Parents, teachers, therapists, you’ll like this one because a lot of students FAIL right at the END of a semester, and there is a lot we can do to help support them if we know HOW to be proactive. Here I break down HOW to email teachers at the end of a semester if you are trying to support a struggling student. I share one of my actual templates and tell about the nuances that matter.
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Transcript: Click here to download the video transcript PDF.
Hey, what’s up? It’s me, Seth Perler. So parents, teachers, maybe therapists are gonna like this one. In this video I’m going to talk to you about when it’s the end of the semester and you want to help make sure that your child who struggles with executive function passes the semester, what do you email teachers? So I go through this a lot with my families that I work with every single semester. Here is a template that I was using with families this particular semester, at the end of this semester. You teachers may want to know what I share in this email, because it can help you to be more productive in your classroom and support kids who are struggling with this stuff. And parents, you can obviously use this as you will. So go ahead and take the ideas that you like, you can hit pause on this and jot down whatever you want, use what you like, don’t use what you don’t like. So, and therapists, you’ll definitely know how I approach this as a coach.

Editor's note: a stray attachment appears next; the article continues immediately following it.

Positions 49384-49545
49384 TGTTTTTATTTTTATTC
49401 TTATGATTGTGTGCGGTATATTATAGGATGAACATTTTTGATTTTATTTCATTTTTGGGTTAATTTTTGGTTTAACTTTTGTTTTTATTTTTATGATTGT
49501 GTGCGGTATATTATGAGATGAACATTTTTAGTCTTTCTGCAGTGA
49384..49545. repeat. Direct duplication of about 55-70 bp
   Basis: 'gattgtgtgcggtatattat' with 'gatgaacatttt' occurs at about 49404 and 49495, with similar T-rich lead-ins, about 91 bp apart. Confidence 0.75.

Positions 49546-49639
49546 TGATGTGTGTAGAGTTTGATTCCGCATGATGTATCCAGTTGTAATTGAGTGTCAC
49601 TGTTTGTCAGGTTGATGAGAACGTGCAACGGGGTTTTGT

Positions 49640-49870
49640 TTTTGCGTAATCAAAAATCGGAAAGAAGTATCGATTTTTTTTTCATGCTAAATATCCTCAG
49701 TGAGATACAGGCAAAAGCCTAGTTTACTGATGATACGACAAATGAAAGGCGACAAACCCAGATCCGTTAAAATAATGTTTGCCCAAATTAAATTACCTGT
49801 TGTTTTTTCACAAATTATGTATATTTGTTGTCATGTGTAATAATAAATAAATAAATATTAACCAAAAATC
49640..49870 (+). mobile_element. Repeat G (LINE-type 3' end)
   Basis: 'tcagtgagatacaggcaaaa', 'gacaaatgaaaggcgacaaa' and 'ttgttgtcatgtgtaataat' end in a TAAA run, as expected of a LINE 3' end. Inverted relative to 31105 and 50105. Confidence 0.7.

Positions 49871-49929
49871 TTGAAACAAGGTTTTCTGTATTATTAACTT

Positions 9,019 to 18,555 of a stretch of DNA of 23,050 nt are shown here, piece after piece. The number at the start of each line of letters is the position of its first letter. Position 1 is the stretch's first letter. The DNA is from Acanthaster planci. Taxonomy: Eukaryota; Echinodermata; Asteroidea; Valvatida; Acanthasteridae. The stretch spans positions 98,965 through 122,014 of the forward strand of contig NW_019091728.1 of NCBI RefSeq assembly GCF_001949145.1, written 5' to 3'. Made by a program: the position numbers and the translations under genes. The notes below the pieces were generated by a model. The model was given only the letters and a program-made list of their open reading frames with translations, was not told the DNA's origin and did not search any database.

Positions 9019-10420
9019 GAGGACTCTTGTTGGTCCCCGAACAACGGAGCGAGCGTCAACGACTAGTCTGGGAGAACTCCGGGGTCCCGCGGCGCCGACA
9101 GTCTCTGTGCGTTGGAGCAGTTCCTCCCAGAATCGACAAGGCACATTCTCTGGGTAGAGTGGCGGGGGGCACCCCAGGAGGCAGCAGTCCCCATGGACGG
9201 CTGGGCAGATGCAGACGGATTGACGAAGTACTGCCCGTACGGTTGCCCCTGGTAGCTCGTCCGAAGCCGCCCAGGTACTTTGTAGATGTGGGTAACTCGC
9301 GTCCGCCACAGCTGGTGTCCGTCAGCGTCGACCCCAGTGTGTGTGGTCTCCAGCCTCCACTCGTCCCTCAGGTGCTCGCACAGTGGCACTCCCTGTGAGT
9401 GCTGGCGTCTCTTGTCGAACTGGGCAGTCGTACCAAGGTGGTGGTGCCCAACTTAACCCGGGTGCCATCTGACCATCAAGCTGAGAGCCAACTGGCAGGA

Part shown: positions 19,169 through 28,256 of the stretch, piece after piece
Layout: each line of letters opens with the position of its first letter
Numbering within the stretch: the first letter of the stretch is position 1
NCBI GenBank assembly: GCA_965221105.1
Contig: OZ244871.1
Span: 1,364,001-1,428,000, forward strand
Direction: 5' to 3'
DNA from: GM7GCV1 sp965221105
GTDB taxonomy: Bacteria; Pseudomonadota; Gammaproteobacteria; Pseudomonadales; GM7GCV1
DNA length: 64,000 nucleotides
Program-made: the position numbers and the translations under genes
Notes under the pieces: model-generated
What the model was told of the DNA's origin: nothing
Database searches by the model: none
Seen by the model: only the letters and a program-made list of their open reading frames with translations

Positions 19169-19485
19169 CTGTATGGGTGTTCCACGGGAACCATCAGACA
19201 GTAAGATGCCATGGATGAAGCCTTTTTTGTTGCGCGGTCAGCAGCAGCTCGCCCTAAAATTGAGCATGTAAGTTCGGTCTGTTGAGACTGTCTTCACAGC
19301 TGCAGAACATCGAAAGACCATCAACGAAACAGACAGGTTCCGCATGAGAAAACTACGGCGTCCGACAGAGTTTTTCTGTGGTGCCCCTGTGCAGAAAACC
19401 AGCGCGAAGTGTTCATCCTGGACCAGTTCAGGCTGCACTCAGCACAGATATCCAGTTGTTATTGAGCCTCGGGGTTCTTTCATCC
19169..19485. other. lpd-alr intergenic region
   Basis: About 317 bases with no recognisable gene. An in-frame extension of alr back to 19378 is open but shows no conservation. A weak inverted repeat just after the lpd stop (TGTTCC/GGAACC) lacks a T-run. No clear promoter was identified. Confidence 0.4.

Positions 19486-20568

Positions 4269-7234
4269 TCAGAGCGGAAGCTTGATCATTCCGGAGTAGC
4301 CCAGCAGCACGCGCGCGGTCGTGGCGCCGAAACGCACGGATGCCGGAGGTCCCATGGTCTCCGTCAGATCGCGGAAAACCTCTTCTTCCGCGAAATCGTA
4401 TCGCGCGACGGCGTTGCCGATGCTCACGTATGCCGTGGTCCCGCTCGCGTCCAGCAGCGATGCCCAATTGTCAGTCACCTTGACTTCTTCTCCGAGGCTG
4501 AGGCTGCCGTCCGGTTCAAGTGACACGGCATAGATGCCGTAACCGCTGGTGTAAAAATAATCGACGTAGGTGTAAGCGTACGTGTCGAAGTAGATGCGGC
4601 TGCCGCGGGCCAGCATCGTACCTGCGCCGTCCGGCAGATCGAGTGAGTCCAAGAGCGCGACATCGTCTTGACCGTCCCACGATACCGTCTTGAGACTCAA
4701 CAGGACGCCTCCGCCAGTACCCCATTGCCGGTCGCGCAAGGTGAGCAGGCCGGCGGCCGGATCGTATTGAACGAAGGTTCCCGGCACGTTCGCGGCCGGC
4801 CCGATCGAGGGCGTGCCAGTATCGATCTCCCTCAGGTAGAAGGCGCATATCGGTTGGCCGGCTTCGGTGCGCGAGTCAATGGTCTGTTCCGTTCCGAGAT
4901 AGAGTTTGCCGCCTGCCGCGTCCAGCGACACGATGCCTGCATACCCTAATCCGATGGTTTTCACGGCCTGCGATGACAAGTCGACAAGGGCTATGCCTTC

So again, the problem is, it’s the end of the semester, at the end of the semester. You can look at my other work, I have lots of freebies on my site, SethPerler.com, but you can look at my other work to figure out what PEPR is, P E P R. But basically, at the end of the semester, here’s what happens. Kids who struggle with executive function are going to tell you parents, “Leave me alone, get off my back, I’ve got this, you know, um, my grades are going up. You know, I’m getting caught up,” but they’re always getting caught up. So the actual executive function skills and habits that are needed to be successful are not there. Like they’re always playing catch up. So the skills or the foundation is not there. So now at the end of the semester, regardless of where the skills are, we still you know, we want our kids to pass their classes and get as much out of their education as they can. So the problem is parents, the problem is this. You the parents are often unclear about what the heck needs to happen. So you ask your kid, “What’s going on in school? How’s it going? Do you have any makeup work? Do you have any incompletely work? Zeroes? Do you have anything to redo? Do you have any test corrections to do?” “I’m fine, leave me alone. I’ve got this,” you know, and you’re trying to be helpful, but you’re trying to figure out what’s going on. Then maybe you go and you look at the portals, you go look at the teacher sites, you’re trying to figure out what the heck is coming up, how can we make sure? You might email or call teachers, just try or ask other parents and try to figure out what the heck is going on.